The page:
The second requirement was to have the h tag dynamic. That means, we’d like to have a user editable property that will change the header’s level. Looking at the template, this might seem an easy task. Just set the variable inside the template string near the h:

Adding ${this.headerLevel} near the h tag

How wonderful it looks! And how spectacularly it fails 🙂

You see – lit-html and templating system does not work well with static data. I’ll spare you the creepy details, but the error that we get is that it fails to parse the template – and this happens in runtime! (ouch – imagine what would have happened if we didn’t have tests)

Trying to use unsafeHTML

You know what they say: “If you can’t fight them – use their methods”. A lit method called unsafeHTML promises to do the following: Renders the result as HTML, rather than text. Since the documentation was lacking, I turned to the official documentation – the unit tests:

Part of the unsafeHTML unit test that shows how to use it. It seems we can actually parse anything as HTML.

Applying that to our code looks like:

Applying unsafeHTML in our code

Ok – build passed. Tests failed (but who looks at tests, right?). Why did they fail? Here’s how it looks like when using this solution:

The DOM after applying unsafeHTML. You can see all it did was generate an orphaned h3 tag instead of wrapping our button with h3 tag. That’s mostly why the tests failed – because they expected the button to be wrapped with h3… post in the comments below if you’d like to see how I tdded this one 🙂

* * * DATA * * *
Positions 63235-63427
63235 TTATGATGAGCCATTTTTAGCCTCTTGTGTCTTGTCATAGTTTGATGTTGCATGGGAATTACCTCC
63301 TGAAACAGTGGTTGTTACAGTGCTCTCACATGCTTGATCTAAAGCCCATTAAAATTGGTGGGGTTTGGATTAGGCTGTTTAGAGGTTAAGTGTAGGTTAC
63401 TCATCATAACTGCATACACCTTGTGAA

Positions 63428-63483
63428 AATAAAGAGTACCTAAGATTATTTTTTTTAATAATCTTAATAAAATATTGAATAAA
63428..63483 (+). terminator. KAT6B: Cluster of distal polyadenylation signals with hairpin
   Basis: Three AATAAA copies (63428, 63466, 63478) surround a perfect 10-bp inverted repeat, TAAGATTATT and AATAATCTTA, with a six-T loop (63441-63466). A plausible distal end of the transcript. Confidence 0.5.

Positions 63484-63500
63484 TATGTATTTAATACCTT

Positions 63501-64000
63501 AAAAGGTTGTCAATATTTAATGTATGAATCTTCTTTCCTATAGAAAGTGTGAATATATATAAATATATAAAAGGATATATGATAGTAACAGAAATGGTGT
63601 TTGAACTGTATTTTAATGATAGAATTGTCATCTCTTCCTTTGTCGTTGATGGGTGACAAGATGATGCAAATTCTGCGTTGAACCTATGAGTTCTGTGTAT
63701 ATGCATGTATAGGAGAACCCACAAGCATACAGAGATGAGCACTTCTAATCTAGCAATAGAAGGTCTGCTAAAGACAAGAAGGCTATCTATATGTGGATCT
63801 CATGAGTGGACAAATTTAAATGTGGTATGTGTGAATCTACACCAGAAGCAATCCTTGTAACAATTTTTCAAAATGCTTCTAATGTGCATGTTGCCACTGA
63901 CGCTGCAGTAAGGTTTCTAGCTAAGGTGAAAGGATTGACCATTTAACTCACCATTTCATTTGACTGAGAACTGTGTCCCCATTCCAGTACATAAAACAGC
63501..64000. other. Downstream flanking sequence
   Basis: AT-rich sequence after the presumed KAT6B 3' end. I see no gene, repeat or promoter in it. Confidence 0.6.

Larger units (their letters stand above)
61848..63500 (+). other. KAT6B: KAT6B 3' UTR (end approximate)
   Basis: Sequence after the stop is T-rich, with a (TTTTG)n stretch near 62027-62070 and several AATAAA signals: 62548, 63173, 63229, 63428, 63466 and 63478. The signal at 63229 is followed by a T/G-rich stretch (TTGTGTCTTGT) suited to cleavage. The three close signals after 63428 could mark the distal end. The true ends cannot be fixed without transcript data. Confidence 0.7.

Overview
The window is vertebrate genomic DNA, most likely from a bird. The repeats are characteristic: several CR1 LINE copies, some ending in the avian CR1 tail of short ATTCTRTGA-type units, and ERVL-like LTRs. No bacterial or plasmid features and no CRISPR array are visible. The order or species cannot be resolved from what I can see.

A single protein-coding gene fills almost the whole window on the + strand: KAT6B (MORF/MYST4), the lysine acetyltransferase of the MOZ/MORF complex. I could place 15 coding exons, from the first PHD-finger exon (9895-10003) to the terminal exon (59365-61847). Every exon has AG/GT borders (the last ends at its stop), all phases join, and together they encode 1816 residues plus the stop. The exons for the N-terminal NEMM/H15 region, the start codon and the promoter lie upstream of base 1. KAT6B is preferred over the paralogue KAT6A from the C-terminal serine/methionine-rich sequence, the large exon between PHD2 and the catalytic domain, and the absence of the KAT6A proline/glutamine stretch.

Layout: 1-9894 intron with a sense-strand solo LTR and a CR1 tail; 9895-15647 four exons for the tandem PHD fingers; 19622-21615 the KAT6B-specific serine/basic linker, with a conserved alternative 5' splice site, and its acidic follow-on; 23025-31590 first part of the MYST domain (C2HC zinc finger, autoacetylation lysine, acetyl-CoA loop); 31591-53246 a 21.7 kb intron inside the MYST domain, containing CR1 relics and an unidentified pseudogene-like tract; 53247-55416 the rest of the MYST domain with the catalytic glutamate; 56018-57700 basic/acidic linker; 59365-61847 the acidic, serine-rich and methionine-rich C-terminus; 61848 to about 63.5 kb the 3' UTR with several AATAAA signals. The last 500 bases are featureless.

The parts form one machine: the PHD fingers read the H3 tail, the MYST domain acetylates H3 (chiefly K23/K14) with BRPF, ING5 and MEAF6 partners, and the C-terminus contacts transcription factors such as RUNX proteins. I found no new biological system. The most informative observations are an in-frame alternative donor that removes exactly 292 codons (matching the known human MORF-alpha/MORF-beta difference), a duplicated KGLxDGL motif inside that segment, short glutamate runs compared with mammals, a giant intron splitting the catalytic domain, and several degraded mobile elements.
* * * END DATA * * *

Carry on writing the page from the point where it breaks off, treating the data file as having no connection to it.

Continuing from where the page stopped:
I won’t go into details why this didn’t work – suffice to say that the way lit-html renders its templates doesn’t allow for “loose” HTML tags ends.

We’re back to point zero. We tried something that didn’t work… time to move on!

Trying to use unsafeStatic

Our third attempt was to use another built in function of lit called unsafeStatic. Again the documentation isn’t too helpful, so… you know… unit tests:

The test where the unsafeHTML does exactly what we need!

Seems like our problem is solved. Let’s just implement this in our code:

Adding the unsafeStatic to the mix just like in the docs and unit tests of the library.

And then… we get this:

Instead of a beautiful expansion panel, we get something odd that’s yelling object object!
Hey Element – next time you yell object no one will believe you!

Apparently, while their tests worked with the unit-tests render, it did not work in the “real world”. Running render on my own showed me the exact same thing.

So… unsafeStatic doesn’t work. What’s next?

How to use Eval in order to generate dynamic tags in lit-html templates

In our former failed attempt we tried to add the headerLevel dynamically like this:

<h${this.headerLevel}>
	${this.renderPanelHeader()}
</h${this.headerLevel}>

Let’s try to tackle this differently. Because we can call rendering functions that return TemplateResult objects, we can create a function that returns an evaled TemplateResult like this: